Maybe parents might want to consider the effects of pushing their children to get a college education:
Cyndee Marcoux already was stretched thin, thanks to the $80,000 in student loans she racked up after getting divorced and going back to school a decade ago. Her breaking point came in 2010, when her daughter defaulted . . . → Read More: Time to Rethink a Myth
Source That jump in the lower line is pretty much all student loans. And whenever the government is loaning out money, you can bet that the direct recipients are in the middle of a big ol’ bubble.
Paul Krugman is aghast at this chart, which shows how the Pell Grant has declined in relative cost coverage:
This is pretty much how inflation works. In the early stages, its effects are not very noticeable because an incentive has not yet taken place. As the incentive shift takes place—marking the beginning of a . . . → Read More: Education Inflation
The University of California wants to enslave students:
The students’ proposal fits right in. Instead of paying tuition – currently at $12,192, not including mandatory fees, room, board or books – the “UC Student Investment Proposal” would require that students commit to paying 5 percent of their annual income for 20 years after graduating.
. . . → Read More: At Least They’re Upfront About It
Direct and indirect federal subsidy is often offered as the primary reason for the occurrence of the current college bubble. Most effects of the college bubble are traced back to federal funding, in the forms of student grants and subsidized loans, not to mention research grants as well as general academic funding and diversity . . . → Read More: An Alternative Explanation to the College Bubble
From the New York Review of Books:
In Academically Adrift, Arum and Roksa paint a chilling portrait of what the university curriculum has become. The central evidence that the authors deploy comes from the performance of 2,322 students on the Collegiate Learning Assessment, a standardized test administered to students in their first semester at . . . → Read More: Compelling Proof of the College Bubble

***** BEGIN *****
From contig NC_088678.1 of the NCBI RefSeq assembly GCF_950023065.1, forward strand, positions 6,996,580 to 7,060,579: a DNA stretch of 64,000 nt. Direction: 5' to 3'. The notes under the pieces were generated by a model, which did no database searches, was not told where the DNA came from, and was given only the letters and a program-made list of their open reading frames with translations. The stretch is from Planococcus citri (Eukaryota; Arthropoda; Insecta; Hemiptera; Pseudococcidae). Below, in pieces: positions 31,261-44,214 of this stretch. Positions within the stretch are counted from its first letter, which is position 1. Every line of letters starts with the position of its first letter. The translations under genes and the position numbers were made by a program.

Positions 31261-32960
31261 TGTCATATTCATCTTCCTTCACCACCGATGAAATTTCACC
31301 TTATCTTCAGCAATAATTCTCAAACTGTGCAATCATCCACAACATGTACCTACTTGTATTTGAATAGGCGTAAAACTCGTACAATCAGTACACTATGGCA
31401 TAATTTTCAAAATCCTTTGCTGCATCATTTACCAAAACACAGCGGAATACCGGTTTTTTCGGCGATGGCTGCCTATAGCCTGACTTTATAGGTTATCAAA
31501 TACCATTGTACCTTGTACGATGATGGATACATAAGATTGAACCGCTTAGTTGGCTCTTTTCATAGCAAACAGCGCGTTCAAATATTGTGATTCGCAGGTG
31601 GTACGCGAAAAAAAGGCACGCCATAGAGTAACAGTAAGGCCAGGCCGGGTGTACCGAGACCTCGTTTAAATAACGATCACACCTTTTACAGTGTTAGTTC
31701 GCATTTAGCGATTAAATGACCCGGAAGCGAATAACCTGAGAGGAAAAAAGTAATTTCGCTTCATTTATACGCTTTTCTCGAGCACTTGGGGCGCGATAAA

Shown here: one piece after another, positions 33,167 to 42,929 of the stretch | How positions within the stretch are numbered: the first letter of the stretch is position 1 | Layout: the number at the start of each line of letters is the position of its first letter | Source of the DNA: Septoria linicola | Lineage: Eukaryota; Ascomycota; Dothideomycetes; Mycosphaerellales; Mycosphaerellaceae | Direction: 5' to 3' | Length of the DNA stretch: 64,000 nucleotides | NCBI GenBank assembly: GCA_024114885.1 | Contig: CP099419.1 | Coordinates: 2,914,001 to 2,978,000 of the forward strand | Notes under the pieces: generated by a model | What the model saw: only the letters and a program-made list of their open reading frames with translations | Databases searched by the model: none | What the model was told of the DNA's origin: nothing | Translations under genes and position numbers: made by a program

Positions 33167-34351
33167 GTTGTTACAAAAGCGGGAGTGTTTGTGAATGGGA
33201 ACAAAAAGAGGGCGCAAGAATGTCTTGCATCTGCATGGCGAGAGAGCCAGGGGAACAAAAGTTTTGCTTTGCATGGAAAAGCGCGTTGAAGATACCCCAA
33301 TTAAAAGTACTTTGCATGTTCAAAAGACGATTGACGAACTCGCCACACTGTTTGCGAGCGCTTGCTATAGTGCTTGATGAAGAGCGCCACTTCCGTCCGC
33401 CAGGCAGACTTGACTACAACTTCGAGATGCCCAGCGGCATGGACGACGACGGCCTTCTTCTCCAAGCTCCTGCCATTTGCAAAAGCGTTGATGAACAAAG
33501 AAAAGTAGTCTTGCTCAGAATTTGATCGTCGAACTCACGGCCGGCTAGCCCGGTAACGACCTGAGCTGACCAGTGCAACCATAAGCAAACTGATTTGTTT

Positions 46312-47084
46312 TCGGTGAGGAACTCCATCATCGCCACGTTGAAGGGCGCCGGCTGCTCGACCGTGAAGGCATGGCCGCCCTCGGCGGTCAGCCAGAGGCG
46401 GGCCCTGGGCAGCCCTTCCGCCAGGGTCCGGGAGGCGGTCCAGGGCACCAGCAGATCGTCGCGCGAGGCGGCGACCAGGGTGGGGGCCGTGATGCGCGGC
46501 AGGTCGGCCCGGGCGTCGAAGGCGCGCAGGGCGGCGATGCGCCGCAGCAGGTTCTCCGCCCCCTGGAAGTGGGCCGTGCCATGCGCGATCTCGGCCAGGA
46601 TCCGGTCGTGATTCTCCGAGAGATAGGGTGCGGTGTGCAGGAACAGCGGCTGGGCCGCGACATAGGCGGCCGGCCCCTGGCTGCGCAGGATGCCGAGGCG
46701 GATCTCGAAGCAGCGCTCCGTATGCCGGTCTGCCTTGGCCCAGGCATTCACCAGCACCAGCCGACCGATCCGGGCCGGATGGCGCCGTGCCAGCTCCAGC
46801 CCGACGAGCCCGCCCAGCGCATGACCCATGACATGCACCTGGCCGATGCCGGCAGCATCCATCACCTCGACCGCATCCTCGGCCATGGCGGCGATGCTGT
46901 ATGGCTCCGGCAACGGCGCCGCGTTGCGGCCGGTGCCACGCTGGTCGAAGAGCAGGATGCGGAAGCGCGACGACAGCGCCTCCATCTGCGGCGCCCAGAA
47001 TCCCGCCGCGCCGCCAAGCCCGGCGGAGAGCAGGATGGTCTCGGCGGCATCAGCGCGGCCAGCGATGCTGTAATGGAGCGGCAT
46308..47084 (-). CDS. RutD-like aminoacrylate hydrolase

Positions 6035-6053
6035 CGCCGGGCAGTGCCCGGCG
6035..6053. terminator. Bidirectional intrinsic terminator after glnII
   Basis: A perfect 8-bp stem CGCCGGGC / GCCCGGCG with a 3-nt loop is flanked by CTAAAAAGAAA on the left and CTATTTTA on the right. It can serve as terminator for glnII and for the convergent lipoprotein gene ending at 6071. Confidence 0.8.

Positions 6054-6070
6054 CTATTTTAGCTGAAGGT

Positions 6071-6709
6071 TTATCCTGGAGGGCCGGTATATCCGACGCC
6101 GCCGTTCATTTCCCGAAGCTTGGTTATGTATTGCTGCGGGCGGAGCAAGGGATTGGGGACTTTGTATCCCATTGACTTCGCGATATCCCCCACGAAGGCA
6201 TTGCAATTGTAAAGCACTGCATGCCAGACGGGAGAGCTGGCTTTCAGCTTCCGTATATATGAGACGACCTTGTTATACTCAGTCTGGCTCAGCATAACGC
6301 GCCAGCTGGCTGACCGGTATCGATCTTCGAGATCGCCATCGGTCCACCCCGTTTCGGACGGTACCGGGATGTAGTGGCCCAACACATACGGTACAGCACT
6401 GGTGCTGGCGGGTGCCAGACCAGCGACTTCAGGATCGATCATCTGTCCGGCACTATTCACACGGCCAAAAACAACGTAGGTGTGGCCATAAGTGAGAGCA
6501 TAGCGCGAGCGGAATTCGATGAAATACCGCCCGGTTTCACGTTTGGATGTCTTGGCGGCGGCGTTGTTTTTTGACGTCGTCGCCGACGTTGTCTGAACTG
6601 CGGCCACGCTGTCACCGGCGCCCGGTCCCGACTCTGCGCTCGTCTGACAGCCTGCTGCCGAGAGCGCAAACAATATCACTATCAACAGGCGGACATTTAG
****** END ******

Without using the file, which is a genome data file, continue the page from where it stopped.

From Bryan Caplan:
Many educators sooth their consciences by insisting that “I teach my students how to think, not what to think.” But this platitude goes against a hundred years of educational psychology. Education is very narrow; students learn the material you specifically teach them… if you’re lucky.
Other educators claim they’re teaching . . . → Read More: Signaling and the College Bubble
Seriously, what’s so difficult about allowing student loans to be discharged in bankruptcy?
Today, President Obama is effectively giving college students and their parents his middle finger. Whereas Jobs’ prank was harmless and symbolic, the President’s plan to bail out student loans will derail the entrepreneurial dreams and financial security of countless young people. . . . → Read More: Why Not Default
If you weren’t sure about the existence of a college bubble, here’s proof:
When the number of psychology majors increase by 135% over25 years, you can be reasonably sure that there’s a college bubble because a) psychology is not a science, it’s a form of bovine fecal matter and b) economies don’t need . . . → Read More: In Case You Had Any Lingering Doubts